“Any life in the lake?”

“Lots of frogs,” replied Glen.

“What if we came in and stocked it with fish?”

“The fish would probably take over. Eat all of the frog’s eggs. The fish would slow down in the winter because of lack of oxygenization in the water through the winter, but they would inhabit the lake eventually.”

The chat changed, moving on to the size of the new landings that had been cleared by the loggers and the descriptions of the land that could only be incomplete about the beauty of the new roads they are building.

... trying to capture the rise in elevation as we drove upwards ...
The bikes were handed out of the back of the truck the bicycle wheels bouncing onto the ground when we stopped. The older bikers warmed up their hips by making a few quick circles around the cleared brush. The whole group started out ahead of us, disappearing off into the designated trail, Dave and me listening to their voices until they were too distant for us to tell who was doing the talking.

“Do you mind if we take a side trip and go up one of the new roads? I want to see if I can get closer to Bog Lake,” said Dave.

Dave drove higher. The roads were rougher. In first gear and still climbing that motion of being thrown to the left and the right was heightened. He and I kept our eyes on the road, noticing the orange berries of the occasional mountain ash or seeing again the size of the cottonwood trunks, Glen having told us he had no idea that that species even grew on this mountain, let alone the size of it.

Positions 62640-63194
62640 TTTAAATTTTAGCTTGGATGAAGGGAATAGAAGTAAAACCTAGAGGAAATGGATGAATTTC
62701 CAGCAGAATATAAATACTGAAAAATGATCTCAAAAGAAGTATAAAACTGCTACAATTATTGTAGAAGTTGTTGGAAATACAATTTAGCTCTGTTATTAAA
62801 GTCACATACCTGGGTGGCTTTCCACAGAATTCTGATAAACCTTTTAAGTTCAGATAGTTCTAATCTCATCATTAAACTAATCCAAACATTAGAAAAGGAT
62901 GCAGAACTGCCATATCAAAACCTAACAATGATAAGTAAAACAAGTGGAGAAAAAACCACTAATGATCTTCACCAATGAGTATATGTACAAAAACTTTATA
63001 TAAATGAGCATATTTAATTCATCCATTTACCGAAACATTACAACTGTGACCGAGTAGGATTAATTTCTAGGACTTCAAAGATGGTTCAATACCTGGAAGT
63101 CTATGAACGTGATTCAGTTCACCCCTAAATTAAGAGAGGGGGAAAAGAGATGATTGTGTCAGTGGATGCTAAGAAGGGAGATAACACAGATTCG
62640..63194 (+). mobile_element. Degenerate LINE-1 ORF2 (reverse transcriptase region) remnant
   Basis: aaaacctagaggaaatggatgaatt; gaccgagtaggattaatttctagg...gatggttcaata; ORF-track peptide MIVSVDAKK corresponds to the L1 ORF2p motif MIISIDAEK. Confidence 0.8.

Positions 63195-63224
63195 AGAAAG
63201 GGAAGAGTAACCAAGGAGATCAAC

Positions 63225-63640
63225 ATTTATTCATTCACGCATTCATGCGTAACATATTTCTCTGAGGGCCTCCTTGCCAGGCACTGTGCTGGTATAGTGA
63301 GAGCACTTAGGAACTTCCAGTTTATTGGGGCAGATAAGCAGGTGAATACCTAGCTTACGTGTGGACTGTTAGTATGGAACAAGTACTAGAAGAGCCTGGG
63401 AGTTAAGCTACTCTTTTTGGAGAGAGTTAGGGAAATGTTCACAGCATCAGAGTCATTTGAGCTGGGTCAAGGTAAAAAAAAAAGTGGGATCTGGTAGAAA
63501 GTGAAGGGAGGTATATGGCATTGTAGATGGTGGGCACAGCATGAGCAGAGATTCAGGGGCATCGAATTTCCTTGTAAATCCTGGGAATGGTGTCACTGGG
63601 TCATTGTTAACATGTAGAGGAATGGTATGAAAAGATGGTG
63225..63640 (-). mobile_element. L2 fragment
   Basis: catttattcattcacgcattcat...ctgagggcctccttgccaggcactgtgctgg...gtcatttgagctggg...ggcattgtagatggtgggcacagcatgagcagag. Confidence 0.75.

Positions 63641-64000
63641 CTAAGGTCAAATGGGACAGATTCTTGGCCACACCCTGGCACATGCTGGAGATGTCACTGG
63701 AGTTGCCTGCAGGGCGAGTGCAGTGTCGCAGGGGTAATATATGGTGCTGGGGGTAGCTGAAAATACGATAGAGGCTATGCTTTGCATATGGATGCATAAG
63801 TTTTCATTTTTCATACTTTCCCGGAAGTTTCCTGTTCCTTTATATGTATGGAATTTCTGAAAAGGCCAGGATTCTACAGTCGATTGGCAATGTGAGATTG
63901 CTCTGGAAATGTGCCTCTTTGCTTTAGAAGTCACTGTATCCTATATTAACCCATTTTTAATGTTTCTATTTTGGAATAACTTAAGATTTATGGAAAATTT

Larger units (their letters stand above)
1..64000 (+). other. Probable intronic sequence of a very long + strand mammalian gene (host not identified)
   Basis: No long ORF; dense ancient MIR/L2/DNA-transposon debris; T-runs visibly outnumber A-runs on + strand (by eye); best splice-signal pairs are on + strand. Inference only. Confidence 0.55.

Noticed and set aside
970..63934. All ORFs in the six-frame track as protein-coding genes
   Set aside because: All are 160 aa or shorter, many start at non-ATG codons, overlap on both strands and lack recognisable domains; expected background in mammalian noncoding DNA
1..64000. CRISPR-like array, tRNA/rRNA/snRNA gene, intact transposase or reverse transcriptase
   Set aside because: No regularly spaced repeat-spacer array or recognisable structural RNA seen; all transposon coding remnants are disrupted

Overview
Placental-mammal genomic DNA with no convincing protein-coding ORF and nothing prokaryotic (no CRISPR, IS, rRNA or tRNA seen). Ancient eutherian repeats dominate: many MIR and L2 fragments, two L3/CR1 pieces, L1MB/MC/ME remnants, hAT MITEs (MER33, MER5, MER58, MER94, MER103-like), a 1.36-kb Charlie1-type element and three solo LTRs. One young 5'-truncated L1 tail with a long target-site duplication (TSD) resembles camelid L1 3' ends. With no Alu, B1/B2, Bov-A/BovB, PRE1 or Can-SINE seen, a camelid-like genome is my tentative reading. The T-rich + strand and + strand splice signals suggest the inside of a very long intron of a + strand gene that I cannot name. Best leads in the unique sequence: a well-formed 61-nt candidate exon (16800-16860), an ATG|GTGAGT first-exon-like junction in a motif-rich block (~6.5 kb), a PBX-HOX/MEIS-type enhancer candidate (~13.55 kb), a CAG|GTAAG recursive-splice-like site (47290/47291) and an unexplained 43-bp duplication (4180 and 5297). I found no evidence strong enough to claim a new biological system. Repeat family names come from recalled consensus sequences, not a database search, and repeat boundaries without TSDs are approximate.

On the trip back down the hill a new sound travelled along the side of the truck. One like the air coming out of a hot air balloon.

“I hear something new,” I said.

Dave answered in monosyllables, equal stress on each word.

“The sound of a flat.”

We got out of the car.

He looked at the passenger front tire.

“I hope you carry a spare.” That was a pretty inane comment but those were the only words I could think of at that moment.

Wordless, he got under his truck to pull one out. He then got up and looked in the box of the truck for his jack. He put his hands on the side of the truck, bowed his head and used the expletive my mother-in-law used to use. Not one of the darkest ones, but one that describes scatological functions. After a slight pause I watched him mouth another word, the sound of which I couldn’t hear, but sight-reading his mouth I am sure it was the word that rhymes with truck. Then aloud he said, “I told the men to empty the back of the truck to put their bikes in. I am pretty sure Teague took out my jack. That would be emptying the back of the truck.”

I thought, since the walk down is going to be 3 to 4 hours and we will be telling the stories of our lives, I will ask questions about the swear words later – since i wonder how he chooses the swear word of the moment, usually hearing none from him.

I said aloud, “Do you think we can leave Glen’s IPAD and my camera in the truck when we walk down. Do we have to carry them with us?”

“I don’t trust anyone, even in these remote parts,” he replied. “Let’s get them and ... can you walk?” That question was his nod to the extensive medical tests I have been having.

I didn’t see any problem. Afterall, the walk would all be downhill all of the way. We watched the kilometers as they rolled by – three of them being on the side road we had been investigating and the other eight on the main logging road. I had Dave walk three feet ahead of me for a while so I could keep my hand on his back. Later I used his arm to hang onto. Then I switched to the other side of his body, doing the same thing again. Holding his back, then his arm. The loose gravel would roll under my feet and he provided the stability that kept me on my feet.

I asked for a 10 minute coffee break after 2 ½ hours. “I forgot you might need a break. I was going straight down. Ask for one anytime you need one.”